How to get the Most out of an Industry Conference

Posted by Jennifer Bonine on Nov 4, 2019 3:39:26 PM

Attending conferences is one of the best ways to improve your knowledge, learn new skills, meet potential clients, and grow your network. But since there are so many conferences available for every industry every year, how can you figure out which are worth your time – and your money?

Here are some tips that I’ve learned over the years that can help you get the most of industry conferences.

Before the event

Evaluate which conference(s) to attend

Before you sign up for a conference, make sure it offers content that’s beneficial to you and your company. There are a lot of peer sites or networking sites where you can reach out to other professionals in your industry and ask if anyone has been to a particular conference. Ask them to share their opinions of those conferences – what they liked and what they didn’t like. That way you can get a good feel for whether a conference meets your needs.

Do your homework

To get everything you can out of your conference experience, it’s important to be prepared. And that means doing a bit of homework ahead of time. The first thing you should do is think about why you want to attend. What are you trying to get out of the conference? It’s important for you to understand what you’re trying to achieve at the event. What’s your goal? If your organization is facing some particular challenge, articulate that. Get that mission out there and say, “Here’s why I want to attend.

Then use the answers to these questions as your guidelines when you pick your sessions. That will help ensure that the ones you’ll be attending will help you achieve some of the goals you have for your organization for the year.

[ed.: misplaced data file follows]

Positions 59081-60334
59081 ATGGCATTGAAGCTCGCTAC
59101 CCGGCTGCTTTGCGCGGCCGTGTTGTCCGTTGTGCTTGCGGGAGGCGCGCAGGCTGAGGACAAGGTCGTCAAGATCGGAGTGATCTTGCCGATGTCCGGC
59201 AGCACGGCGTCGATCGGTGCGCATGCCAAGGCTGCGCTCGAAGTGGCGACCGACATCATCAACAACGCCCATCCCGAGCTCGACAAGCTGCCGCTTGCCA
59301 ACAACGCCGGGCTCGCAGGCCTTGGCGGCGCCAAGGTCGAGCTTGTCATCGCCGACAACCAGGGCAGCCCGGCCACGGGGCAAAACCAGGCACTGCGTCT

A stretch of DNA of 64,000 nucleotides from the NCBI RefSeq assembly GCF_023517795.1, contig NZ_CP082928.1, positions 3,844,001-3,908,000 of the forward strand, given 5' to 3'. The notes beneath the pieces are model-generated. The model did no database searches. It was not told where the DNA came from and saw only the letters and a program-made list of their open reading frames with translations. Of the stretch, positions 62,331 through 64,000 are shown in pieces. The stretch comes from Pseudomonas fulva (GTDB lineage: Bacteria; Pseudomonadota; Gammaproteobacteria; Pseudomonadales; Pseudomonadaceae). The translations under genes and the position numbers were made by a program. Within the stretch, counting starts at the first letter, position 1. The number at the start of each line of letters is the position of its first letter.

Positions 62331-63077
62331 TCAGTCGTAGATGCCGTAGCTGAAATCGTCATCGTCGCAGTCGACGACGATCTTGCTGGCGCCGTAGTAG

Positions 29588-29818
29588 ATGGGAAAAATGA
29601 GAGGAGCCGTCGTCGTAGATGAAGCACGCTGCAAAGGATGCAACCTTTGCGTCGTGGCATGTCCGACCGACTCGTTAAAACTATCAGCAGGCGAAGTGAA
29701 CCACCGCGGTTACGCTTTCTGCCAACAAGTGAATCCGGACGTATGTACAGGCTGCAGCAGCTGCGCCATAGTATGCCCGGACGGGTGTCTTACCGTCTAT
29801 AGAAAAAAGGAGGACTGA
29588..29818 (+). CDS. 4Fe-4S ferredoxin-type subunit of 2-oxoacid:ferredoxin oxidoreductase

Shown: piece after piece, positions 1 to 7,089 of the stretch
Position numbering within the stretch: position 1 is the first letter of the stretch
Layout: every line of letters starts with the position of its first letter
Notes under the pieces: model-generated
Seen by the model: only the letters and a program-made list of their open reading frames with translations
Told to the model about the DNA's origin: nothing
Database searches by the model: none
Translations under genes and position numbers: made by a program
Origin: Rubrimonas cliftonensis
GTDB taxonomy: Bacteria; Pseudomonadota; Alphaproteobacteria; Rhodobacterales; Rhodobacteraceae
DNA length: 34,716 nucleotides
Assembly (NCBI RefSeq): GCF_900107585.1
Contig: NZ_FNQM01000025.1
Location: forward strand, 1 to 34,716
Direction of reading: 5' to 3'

If you’re going with colleagues, it might make sense to have a pre-conference planning session to go over which sessions each of you will attend. This way, you won’t all end up listening to the same presentation and taking back the same information.

Now comes the homework part. Take some time and review the session descriptions. A lot of conferences publish the presentation slides ahead of time to set your expectations for the sessions.

Read the description of each session you’re interested in and then check to see that the information on the slides matches the description. It’s not enough to look at the title of a session. I’ve often heard people complain that what was presented in a particular session didn’t match the title on the conference website.

Many speakers frequently present at conferences. If you Google the people whose sessions you’re interesting in attending, you’ll likely find blog posts and articles they’ve written as well as videos of their previous presentations. Reading the blogs and watching the videos will help you determine which presentations resonate with you.

At the event

Pre-conference certification courses

Many organizers offer pre-conference accredited training courses a day or two before the conference begins. Each of these training programs offers a deep dive into a specific topic, giving you an opportunity to build skills as well as form relationships with other attendees.